The Sex Cannon has been benched, the Griese-Man is under center. The offense is horrible and even the vaunted defense is looking suspect. It looks like the mighty Bears have fallen hard after their Super Bowl appearance last year. Of course, it's looked as if our beloved Eagles are more pretender than contender at times this season as well. One thing is for sure, you can't take teams lightly, especially teams with the talent level of this Chicago team.
The Eagles are coming off an unimpressive (depending on who you ask) win over the hapless Jets (another playoff team from last year that's fallen on hard times). I'd feel much better about this game if Rex Grossman was back there tossing passes to Eagles' DBs, but that ship has sailed. I don't expect anything spectacular from Brian Griese or anyone else on the Bears offensive unit, for that matter. This game is going to come down to two things: scoring early and not beating yourself.
Scoring early is the first key because you do not want to become predictably one-dimensional against a defense with this much talent. You may say the Eagles are predictably one-dimensional by design, and you'd be correct, but playing with a lead gives you the option of running the ball. A deficit and everyone in the stadium and watching at home knows exactly what Andy's going to do: pass, pass and pass some more. The Bears should receive a heavy does of Brian Westbrook in the first half. Adrian Peterson absolutely scorched the Bears last week, and I'd say he's about half the running back Westbrook is. You'd figure Andy has about 25 bullets in his gun, any more touches than that and you're really leaning on #36 too much. I say you fire at least 15 of them in the first half, give him a rest in the third and use Buckhalter and Hunt to carry the load, then put the game away with the last 10 for Westbrook in the fourth, if the game isn't out of reach.
In case you've forgotten, take a look of this video to remind you what Brian Westbrook is capable of:
I have no memory of the end of this particular game. I've blocked it out.
As for the second key, not beating yourself, I don't think I can put the first part any more eloquently than Bleeding Green Nation has in a recent post:
Just kick it out of bounds... It's that simple. Remove the threat.
Obviously, he's referring to Devin Hester, the Bears unbelievable return guy (they also used him on offense last week, he had 1 catch for an 81-yard touchdown). I couldn't agree with BGN more, this Bears offense is so horrible I'd actually consider squibbing every single kickoff, and punting every ball out of bounds. Who cares if they start every drive from the 30 yard line. The odds of the Bears offensive unit capitalizing on good field position seem to be much better than the odds of Hester breaking one at an inopportune time.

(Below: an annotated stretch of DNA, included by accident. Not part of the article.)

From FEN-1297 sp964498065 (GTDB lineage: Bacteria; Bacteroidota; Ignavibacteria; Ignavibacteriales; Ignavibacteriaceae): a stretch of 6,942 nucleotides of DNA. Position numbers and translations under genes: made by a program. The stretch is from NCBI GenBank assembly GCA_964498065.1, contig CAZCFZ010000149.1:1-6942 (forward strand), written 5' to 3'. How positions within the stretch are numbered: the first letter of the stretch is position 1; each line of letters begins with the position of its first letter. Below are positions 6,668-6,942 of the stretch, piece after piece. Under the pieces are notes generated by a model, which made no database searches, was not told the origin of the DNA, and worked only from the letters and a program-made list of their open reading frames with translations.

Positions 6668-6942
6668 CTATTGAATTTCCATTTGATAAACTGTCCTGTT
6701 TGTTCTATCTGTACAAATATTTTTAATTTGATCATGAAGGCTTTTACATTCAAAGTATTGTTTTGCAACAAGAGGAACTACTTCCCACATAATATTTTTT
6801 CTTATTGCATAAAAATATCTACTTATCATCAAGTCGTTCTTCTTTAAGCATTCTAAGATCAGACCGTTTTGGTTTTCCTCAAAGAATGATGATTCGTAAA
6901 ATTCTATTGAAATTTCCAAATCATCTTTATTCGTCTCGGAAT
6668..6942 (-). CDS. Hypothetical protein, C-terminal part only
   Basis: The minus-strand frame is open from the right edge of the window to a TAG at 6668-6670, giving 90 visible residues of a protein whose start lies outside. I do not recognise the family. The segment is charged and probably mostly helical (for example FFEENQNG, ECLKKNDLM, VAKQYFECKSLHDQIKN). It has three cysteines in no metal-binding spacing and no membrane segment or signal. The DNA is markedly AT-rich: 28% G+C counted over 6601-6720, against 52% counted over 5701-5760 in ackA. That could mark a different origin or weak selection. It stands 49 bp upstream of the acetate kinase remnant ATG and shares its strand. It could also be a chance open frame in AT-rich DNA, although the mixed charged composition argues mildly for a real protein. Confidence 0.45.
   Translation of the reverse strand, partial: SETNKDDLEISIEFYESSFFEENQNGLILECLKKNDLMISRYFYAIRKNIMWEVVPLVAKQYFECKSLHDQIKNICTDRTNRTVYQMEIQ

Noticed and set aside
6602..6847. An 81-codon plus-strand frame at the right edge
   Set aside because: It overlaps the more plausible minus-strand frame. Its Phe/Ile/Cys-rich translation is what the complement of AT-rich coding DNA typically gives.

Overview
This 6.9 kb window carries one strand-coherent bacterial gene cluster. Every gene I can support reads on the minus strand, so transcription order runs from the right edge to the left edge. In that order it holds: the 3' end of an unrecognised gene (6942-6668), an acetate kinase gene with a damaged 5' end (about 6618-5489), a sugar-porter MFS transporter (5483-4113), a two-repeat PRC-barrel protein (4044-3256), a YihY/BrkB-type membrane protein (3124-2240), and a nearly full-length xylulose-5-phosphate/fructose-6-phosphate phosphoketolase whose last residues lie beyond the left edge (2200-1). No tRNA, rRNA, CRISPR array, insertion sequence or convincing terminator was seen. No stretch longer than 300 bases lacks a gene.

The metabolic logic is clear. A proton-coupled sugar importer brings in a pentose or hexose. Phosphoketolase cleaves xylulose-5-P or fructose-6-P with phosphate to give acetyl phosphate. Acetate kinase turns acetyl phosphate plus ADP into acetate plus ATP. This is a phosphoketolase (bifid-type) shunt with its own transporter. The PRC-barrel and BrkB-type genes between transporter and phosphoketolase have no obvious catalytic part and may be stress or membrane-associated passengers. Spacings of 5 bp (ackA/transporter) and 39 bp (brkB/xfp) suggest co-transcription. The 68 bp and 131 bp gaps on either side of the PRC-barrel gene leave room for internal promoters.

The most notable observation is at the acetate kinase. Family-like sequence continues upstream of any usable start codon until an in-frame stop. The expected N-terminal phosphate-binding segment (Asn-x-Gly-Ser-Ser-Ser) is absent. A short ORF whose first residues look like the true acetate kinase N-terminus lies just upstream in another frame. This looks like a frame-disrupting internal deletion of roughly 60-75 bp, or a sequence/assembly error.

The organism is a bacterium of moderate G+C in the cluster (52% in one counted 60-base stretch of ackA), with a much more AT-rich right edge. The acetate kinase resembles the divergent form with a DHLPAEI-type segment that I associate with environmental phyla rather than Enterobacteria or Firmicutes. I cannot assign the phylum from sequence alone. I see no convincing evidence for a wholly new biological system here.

The second part of the second key of the game is to avoid turnovers. For the same reasons stated above, I don't want Donovan taking unnecessary chances with the ball. Points may be scarce in this game, but I think the advantage the Eagles' D has over the Bears' O greatly outweighs every other unit vs. unit battle in the game. In fact, I think there's a good chance the Eagles D will score some points of their own this week. The offense's job is to capitalize on mistakes, take a few shots deep, but otherwise methodically, safely, work the ball down the field and put points on the board when they have the chance. If the opportunity doesn't present itself, I'm fine with punting the ball (out of bounds) and putting the pressure on Griese and Co. Use max-protect schemes, and if the play isn't there, throw the ball out of bounds, or dump it off to a safety valve. Don't take needless sacks and whatever you do, don't turn the ball over.
It's a simplistic game plan, because it's a simple formula to win. Take care of the ball, contain Hester, win the game.
Lito Sheppard will probably be back for the game, Brian Dawkins probably will not. I miss seeing Weapon X out there punishing people, here's a video to tide you over until the Dawkshow can get back on the field.
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